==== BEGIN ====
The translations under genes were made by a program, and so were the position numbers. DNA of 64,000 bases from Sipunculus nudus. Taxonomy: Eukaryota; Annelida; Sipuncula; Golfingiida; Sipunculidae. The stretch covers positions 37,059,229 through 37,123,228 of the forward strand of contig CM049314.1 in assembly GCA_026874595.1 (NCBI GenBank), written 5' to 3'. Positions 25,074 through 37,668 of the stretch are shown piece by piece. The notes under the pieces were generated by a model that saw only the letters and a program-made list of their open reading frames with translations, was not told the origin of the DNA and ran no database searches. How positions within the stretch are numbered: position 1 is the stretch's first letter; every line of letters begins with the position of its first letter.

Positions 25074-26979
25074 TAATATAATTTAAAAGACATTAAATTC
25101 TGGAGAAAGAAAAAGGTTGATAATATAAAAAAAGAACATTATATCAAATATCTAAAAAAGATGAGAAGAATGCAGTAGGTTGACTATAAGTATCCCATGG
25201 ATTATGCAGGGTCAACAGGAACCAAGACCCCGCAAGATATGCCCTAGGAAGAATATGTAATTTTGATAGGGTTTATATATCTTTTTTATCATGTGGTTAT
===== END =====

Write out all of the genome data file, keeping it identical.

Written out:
The translations under genes were made by a program, and so were the position numbers. DNA of 64,000 bases from Sipunculus nudus. Taxonomy: Eukaryota; Annelida; Sipuncula; Golfingiida; Sipunculidae. The stretch covers positions 37,059,229 through 37,123,228 of the forward strand of contig CM049314.1 in assembly GCA_026874595.1 (NCBI GenBank), written 5' to 3'. Positions 25,074 through 37,668 of the stretch are shown piece by piece. The notes under the pieces were generated by a model that saw only the letters and a program-made list of their open reading frames with translations, was not told the origin of the DNA and ran no database searches. How positions within the stretch are numbered: position 1 is the stretch's first letter; every line of letters begins with the position of its first letter.

Positions 25074-26979
25074 TAATATAATTTAAAAGACATTAAATTC
25101 TGGAGAAAGAAAAAGGTTGATAATATAAAAAAAGAACATTATATCAAATATCTAAAAAAGATGAGAAGAATGCAGTAGGTTGACTATAAGTATCCCATGG
25201 ATTATGCAGGGTCAACAGGAACCAAGACCCCGCAAGATATGCCCTAGGAAGAATATGTAATTTTGATAGGGTTTATATATCTTTTTTATCATGTGGTTAT